Figure 2. Example for a state of the art suturing technique: continuous suture.



Figure 3. Basic Demir Spider suture: a) circular suture, b) Continuous suture with puncture sites outside of the circular suture. C) Extended spider suture: additional circular sutures depending on the consistency of the fascia (dashed lines 1 and 2) and crosslinks if necessary (red lines).



Figure 4. Ordinary Paper was fixed between two loungers. A bucket arranged on the interconnection was filled with sand until the sutures teared. Measuring the final weight of the bucket allowed comparing the carrying capacities of the two techniques.


Results and Discussion

As expected after continuous suturing technique tearing of the paper started at the stabbed area of the paper. Tearing mechanism in the basic Spider suturing was different. It started also at the stabbed area of the continuous suture, but it stopped at the circular suture. The hole tearing power was dispersed to the circular suture. The tearing was observed as a hole of the sutured part of the paper.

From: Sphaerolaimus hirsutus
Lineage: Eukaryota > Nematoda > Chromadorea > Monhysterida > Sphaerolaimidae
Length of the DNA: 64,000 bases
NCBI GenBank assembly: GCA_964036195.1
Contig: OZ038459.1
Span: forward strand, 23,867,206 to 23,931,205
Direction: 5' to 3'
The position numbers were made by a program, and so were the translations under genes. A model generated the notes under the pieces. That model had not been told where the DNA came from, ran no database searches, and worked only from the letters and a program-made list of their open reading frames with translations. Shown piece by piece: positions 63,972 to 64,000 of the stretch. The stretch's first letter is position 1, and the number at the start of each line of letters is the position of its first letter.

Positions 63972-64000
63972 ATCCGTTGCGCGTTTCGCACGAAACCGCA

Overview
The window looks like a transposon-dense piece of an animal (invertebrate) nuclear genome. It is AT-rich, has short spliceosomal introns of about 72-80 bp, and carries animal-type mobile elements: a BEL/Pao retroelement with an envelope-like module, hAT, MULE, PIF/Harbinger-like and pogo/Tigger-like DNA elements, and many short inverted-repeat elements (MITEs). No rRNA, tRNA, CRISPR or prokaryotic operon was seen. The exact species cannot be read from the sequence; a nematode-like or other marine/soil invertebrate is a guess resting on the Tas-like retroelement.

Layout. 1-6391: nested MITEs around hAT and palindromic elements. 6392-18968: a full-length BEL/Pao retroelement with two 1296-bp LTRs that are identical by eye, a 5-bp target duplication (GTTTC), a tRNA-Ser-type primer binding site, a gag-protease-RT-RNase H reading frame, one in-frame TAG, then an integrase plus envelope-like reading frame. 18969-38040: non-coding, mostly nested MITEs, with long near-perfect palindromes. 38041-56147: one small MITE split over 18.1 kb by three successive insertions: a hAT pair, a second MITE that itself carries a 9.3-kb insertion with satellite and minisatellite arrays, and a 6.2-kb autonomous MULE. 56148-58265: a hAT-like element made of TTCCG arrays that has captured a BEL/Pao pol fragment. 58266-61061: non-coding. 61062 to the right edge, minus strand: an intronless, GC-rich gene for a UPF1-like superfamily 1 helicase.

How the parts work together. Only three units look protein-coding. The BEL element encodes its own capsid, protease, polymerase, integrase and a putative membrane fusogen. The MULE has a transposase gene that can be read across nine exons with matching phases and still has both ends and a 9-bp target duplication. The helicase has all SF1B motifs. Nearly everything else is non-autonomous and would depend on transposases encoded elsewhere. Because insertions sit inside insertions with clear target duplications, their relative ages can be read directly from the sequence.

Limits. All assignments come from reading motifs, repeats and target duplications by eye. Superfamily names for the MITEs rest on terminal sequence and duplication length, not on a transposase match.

A significant (Fisher’s test, p=0.017) increase of mean carrying capacity from 1776.5g (classic continuous suture) to 5101.75g (basic Spider suture) was found (see Figure 5 and Table 1). The main question after primary laparotomy is how to closure the abdomen. The Literature is full of works to find out the best way of closure the fascial wall of the abdomen. Classic known suturing techniques were compared: continuous or interrupted suturing. Materials of the sutures were investigated: absorbable, non-absorbable. But no sweeping progress was observed. From this we should conclude that the material used in these techniques to avoid incisional hernias play no role. Experience from many incisional hernia surgeries shows that the quality of the fascia with the pulling forces acting on it plays an essential role in the development of incisional hernia. The sutures hold, but the fascia does not. The new suturing technique with the inner circular suture absorbs the force acting on the puncture sites of the fascia and distributes it to the entire length of the suture. The circular arrangement of the inner suture allows traction to prevent incisional hernia, which is to some extent is independent of fascia quality.